Notably, Article 286(4) of the Constitution, in the chapter on the Code of Conduct for Public Officers, makes it clear, in the context of the asset declaration regime that assets of a declarant that are “not reasonably attributable to income, gift, loan, inheritance or any other reasonable source shall be deemed to have been acquired in contravention of this Constitution.”

It is the same principle or presumption that justifies at least a credible investigation in this matter. It is instructive that Mrs. Dapaah refused to complete a Statement of Income and Property form during the OSP investigation.

So far, no other agency is known to have asked to see Mrs. Dapaah’s asset declaration record or appears interested in getting to the bottom of this matter in order to bring it to a satisfactory closure.The action of EOCO in requesting directions from the AG without first acting on the referral from the OSP to initiate its own investigation of the matter seems oddly contrived.

Having been provided with a docket containing various exhibits, statements by twenty or so individuals, as well as the bare fact of the quantum of the monies found in the properties associated with Mrs. Dapaah and her spouse, one would have expected EOCO to proceed with its own investigations, instead of seeking the AG’s legal advice on prosecution at that early pre-investigative stage.

CDD-Ghana notes with great disappointment that the abrupt or inconclusive manner in which this matter has been ended fits a pattern in terms of the Nana Akufo Addo Administration’s general attitude and response to scandals and allegations or reported incidents of criminal conduct, corruption or other financial malfeasance involving persons closely associated with the Government or ruling party.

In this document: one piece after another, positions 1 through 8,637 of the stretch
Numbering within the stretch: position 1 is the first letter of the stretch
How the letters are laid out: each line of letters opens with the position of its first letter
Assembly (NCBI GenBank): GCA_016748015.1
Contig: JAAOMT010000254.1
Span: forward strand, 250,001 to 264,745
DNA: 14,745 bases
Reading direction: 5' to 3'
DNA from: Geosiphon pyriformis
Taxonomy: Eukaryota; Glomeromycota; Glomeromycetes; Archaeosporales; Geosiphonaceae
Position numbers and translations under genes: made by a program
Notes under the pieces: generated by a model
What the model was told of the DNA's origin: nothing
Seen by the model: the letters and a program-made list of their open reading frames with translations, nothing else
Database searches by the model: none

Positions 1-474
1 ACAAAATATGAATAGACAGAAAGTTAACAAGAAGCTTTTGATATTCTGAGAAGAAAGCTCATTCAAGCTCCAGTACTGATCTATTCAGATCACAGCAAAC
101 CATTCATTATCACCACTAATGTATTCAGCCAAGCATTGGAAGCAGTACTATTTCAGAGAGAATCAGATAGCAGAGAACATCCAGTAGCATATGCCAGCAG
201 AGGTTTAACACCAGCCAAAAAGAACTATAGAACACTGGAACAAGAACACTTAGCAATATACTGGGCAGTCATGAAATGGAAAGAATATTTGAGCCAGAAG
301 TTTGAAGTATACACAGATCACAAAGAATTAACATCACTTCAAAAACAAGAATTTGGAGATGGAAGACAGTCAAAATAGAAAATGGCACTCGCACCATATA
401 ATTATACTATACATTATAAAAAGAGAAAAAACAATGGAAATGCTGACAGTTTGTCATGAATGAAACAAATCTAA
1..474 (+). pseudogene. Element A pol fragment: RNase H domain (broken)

Cases and scandals that have been treated in similar inclusive fashion include various Galamsey scandals and a host of pseudo-PPP/procurement deals, including the recent SML case.

The Government has not demonstrated a good faith commitment to working with the responsible agencies to bring any of these cases or scandals to a credible and satisfactory resolution.

It appears that the Government is more interested in exonerating the targets or suspects in these cases than in working with the state’s investigative and prosecutorial agencies to resolve these matters in

the public interest.

The Government makes much of the fact that it pioneered the establishment of the OSP and has provided significant financial resources to enable the OSP and related agencies to function.

But what is the point of funding the budgets of these investigative and anti-corruption or anti-crime agencies in one breath, while, turning around, to frustrate or obstruct their efforts to investigate politically sensitive and other high profile cases.

Given Ghana’s continuing dismal performance in fighting corruption and associated alarming

deterioration of the quality of governance, this persistent inconclusive handling and shutting

down of high-profile scandals only serves to further undermine the already low public trust in our state institutions.

Source- CDD-Ghana


Please enter your comment!
Please enter your name here